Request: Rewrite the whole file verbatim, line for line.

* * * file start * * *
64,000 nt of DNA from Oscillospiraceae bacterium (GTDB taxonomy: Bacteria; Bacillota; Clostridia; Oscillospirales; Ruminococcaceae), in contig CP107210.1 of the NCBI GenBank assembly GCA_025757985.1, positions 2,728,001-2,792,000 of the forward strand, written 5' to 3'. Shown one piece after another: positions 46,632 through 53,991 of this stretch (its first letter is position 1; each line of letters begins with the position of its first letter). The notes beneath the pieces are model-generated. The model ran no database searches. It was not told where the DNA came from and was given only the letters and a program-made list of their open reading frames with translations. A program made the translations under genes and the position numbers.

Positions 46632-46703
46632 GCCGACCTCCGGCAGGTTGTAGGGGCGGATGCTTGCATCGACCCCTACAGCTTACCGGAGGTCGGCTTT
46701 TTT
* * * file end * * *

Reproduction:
64,000 nt of DNA from Oscillospiraceae bacterium (GTDB taxonomy: Bacteria; Bacillota; Clostridia; Oscillospirales; Ruminococcaceae), in contig CP107210.1 of the NCBI GenBank assembly GCA_025757985.1, positions 2,728,001-2,792,000 of the forward strand, written 5' to 3'. Shown one piece after another: positions 46,632 through 53,991 of this stretch (its first letter is position 1; each line of letters begins with the position of its first letter). The notes beneath the pieces are model-generated. The model ran no database searches. It was not told where the DNA came from and was given only the letters and a program-made list of their open reading frames with translations. A program made the translations under genes and the position numbers.

Positions 46632-46703
46632 GCCGACCTCCGGCAGGTTGTAGGGGCGGATGCTTGCATCGACCCCTACAGCTTACCGGAGGTCGGCTTT
46701 TTT